Background: Incident reporting systems are useful tools to raise awareness of patient safety issues associated with healthcare error, including errors associated with the medical laboratory.
Methods: Previously, we presented the analysis of data compiled by the British Columbia Patient Safety & Learning System over a 3-year period. A second comparable set was collected and analyzed to determine if reported error rates would tend to remain stable or change.
Results: Compared to the original set, the second set presented changes that were both materially and statistically significant. Overall, the total number of reports increased by 297% with substantial changes between the pre-examination, examination and post-examination phases (χ2: 993.925, DF=20; p<0.00001). While the rate of change for pre-examination (clerical and collection) errors were not significantly different than the total year results, the rate of change for reporting examination errors rose by 998%. While the exact reason for dramatic change is not clear, possible explanations are provided.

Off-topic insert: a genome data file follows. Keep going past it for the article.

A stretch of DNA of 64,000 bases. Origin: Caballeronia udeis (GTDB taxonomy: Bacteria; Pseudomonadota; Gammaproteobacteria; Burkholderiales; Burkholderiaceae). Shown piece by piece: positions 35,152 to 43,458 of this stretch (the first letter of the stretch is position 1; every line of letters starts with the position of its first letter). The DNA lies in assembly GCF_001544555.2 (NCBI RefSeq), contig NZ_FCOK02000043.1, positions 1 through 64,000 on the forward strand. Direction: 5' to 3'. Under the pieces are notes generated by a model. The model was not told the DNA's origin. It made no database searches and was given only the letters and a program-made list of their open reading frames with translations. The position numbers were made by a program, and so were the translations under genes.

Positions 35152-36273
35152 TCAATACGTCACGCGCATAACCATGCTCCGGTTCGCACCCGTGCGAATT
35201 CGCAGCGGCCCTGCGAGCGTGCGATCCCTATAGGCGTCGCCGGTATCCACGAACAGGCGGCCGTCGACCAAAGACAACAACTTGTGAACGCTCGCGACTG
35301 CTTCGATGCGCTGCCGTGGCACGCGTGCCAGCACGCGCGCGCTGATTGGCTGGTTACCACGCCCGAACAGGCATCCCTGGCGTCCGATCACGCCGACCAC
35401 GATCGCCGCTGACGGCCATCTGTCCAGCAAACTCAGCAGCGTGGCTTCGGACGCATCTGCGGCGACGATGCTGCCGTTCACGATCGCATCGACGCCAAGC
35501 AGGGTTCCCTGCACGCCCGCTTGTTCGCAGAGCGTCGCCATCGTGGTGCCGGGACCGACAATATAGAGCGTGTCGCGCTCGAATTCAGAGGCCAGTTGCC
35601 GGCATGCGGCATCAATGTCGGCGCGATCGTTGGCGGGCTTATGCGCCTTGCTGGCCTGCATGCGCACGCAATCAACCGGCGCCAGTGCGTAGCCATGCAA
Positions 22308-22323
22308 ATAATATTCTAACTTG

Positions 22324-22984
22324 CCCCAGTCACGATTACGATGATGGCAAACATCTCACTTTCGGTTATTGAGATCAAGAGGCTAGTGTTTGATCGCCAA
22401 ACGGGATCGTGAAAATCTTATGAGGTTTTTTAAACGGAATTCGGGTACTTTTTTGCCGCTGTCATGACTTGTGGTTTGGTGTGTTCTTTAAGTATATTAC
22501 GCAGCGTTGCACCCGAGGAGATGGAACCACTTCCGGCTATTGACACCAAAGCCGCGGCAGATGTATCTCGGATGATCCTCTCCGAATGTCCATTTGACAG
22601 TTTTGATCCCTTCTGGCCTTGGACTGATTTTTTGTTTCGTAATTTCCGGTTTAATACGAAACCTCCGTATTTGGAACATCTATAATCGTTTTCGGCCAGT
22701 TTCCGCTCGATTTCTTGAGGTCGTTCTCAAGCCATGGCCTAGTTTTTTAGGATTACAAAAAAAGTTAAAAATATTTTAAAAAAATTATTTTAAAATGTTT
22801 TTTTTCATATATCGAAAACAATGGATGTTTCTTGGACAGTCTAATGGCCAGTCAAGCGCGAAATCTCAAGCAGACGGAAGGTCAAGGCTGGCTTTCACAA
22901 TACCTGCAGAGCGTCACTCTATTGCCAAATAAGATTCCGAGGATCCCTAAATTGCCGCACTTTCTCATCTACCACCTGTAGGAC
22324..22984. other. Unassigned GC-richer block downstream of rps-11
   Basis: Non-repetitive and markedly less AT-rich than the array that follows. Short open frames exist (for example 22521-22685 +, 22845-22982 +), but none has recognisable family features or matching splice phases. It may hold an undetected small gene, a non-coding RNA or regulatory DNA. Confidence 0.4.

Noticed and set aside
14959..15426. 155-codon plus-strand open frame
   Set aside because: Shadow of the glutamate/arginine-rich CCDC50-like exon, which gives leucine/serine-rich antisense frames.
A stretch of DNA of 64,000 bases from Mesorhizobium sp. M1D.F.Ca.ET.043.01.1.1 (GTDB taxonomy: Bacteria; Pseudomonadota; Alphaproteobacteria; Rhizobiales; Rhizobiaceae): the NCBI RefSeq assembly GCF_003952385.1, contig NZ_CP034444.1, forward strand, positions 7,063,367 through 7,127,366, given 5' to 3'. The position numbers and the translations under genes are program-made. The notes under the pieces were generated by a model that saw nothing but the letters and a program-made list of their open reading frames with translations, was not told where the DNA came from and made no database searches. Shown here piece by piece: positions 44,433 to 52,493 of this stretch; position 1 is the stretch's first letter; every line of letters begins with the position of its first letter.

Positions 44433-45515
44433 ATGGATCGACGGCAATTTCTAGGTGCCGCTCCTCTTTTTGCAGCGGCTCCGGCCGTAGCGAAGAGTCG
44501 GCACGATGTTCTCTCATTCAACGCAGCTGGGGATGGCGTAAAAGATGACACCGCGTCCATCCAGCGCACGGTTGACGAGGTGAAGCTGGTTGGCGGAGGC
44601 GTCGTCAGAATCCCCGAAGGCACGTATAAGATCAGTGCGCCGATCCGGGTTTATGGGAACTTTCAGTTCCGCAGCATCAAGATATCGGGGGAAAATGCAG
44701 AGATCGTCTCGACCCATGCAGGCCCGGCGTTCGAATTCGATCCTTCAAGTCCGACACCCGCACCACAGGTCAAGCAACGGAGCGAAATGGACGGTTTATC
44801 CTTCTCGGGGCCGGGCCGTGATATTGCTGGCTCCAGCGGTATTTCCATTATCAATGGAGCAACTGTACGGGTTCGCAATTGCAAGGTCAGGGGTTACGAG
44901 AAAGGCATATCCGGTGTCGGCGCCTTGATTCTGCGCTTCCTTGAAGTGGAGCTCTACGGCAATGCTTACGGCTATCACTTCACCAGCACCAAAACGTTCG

Conclusions: Longitudinal error rate tracking is a useful approach to monitor for laboratory quality improvement.
Keywords: extra analytical; laboratory error; patient safety; quality; reporting system.